Not every new car you purchase is going to be a quality machine, and some brands, it seems, are more prone to defects than others. Experts like Conn Law PC, specialists in lemon law rights in San Francisco, say that it pays to know which brands are most likely to be a dud, and new information from Consumer Reports details which types of cars you should have on your radar. Let’s review their findings, and zero in on which brands are the most, and least, reliable.
So, first things first, what is this report all about? Officially titled, Who Makes the Most Reliable New Cars, it examines reliability using a 0-to-100-point scale. Most brands fall between 41 and 60 points, according to CR, and while they aren’t 100% clear about what methodologies they use to arrive at their conclusions, they do provide some insights on their reliability FAQ:
- Data is pulled from auto surveys sent to Consumer Reports members; for their 2021 surveys, detailing 2000-2021 models, they received 300,000 responses.
- Surveys ask questions about both reliability and vehicle satisfaction; CR asks respondents to note any problems that have occurred with their vehicles within the last 12 months, and to identify problems that they consider serious.
- The 17 “trouble spots” covered in CR surveys include: major engine problems, minor engine problems, engine cooling, major transmission problems, minor transmission problems, drive system, fuel system, electrical system, climate system, suspension/steering, brakes, exhaust, paint, body integrity, body hardware, power equipment, and the in-car electronic systems.
- CR strongly believes their surveys are valid, reliable, and thus, scientific. Still, questions about accuracy from outside of Consumer Reports persist, even though they take efforts to make their reporting as precise and relevant as possible.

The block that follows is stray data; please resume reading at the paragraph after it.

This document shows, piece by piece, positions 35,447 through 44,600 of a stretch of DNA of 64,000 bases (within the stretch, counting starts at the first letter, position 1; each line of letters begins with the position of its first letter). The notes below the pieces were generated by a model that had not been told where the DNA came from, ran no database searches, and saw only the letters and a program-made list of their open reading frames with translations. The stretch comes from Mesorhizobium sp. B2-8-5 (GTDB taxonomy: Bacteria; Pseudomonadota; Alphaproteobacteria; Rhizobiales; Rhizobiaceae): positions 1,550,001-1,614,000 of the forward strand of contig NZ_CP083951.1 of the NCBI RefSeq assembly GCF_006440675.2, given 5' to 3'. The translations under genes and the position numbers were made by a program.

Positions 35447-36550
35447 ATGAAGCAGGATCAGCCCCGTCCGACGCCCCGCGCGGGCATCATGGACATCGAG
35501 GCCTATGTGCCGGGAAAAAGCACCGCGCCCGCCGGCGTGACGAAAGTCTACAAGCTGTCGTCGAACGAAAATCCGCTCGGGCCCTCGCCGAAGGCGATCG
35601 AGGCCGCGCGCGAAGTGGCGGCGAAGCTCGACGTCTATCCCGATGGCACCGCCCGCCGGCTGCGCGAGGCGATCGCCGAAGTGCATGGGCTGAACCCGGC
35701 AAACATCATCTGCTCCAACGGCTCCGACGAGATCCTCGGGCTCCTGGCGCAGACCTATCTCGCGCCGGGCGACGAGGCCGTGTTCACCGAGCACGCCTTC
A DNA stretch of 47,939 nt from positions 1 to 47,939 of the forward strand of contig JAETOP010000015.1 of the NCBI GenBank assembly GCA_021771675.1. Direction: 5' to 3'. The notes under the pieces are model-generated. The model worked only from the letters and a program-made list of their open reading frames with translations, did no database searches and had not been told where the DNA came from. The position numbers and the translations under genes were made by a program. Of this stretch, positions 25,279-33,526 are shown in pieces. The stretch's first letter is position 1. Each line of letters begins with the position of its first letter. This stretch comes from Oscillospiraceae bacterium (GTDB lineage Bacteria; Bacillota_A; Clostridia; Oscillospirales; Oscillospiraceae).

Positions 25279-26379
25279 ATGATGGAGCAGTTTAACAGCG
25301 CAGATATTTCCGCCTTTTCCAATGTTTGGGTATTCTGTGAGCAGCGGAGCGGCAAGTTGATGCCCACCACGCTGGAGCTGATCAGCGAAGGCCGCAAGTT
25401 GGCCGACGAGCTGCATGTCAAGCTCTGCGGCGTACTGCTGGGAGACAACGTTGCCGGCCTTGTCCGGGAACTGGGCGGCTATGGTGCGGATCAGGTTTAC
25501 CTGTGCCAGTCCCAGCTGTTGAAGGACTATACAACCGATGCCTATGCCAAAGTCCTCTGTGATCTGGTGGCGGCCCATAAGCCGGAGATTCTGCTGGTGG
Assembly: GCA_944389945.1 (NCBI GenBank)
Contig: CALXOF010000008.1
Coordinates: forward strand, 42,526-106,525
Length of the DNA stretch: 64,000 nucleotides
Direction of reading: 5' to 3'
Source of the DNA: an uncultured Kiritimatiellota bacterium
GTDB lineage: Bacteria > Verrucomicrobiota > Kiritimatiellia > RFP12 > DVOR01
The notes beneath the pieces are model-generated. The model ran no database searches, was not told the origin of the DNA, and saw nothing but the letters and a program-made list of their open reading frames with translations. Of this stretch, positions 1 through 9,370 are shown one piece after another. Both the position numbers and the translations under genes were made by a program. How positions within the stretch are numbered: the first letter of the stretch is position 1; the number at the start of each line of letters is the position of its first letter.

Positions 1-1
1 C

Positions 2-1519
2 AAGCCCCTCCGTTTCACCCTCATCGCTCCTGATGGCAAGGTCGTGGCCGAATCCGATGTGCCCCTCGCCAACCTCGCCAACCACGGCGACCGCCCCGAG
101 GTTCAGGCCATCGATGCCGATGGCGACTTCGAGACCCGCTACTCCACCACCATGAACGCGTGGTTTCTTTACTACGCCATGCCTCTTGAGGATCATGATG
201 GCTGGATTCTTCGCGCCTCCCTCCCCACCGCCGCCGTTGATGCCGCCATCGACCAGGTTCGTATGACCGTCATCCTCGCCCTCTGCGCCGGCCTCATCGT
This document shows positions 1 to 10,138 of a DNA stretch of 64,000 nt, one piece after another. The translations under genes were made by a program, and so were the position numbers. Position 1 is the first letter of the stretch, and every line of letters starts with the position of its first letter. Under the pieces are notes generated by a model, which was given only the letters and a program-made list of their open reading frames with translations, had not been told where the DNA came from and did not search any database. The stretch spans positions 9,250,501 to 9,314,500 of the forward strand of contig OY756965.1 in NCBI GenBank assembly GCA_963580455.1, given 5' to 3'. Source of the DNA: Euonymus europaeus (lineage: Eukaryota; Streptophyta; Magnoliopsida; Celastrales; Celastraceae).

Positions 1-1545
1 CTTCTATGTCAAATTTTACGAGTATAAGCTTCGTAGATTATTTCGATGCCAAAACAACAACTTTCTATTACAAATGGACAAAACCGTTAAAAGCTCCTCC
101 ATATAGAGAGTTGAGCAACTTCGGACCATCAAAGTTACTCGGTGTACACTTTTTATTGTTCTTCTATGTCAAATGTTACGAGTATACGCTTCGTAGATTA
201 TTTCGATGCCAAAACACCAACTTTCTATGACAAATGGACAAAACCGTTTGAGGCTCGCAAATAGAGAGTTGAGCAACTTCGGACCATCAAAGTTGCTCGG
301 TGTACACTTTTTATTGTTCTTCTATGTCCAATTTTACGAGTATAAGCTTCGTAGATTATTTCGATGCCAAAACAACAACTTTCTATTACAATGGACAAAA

So, replicating and corroborating their results might prove a bit challenging. What’s more, different cars are altered to be sold in different markets, so their study could only focus on those made for American markets, and individual results may vary wildly.
That being said, their report does have some intriguing insights. For instance, Lexus, Mazda, and Toyota are the top three most reliable brands in their annual rankings, but now Lexus has claimed the top spot and Toyota has slid to the number three position. Infinity and Buick also made gains, and are thus the last two members of the top five most reliable car brands.
As for the bottom five, that not-so-illustrious honor has been bestowed to Volkswagen, Genesis, Jeep, Tesla, and Lincoln. Now, this doesn’t mean that every single vehicle you buy from one of these brands is going to be a lemon, but it does indicate that they are more prone to troubles, and have more complaints from owners, than other brands surveyed.
Tesla and Volkswagen even have models that are on Consumer Reports’ 10 Least Reliable Cars listing—the Model Y and Tiguan, respectively. Their inclusion on this list means they are two models with the “greatest risk of problems,” and might be best to avoid when you’re shopping for a new vehicle to use as your daily driver.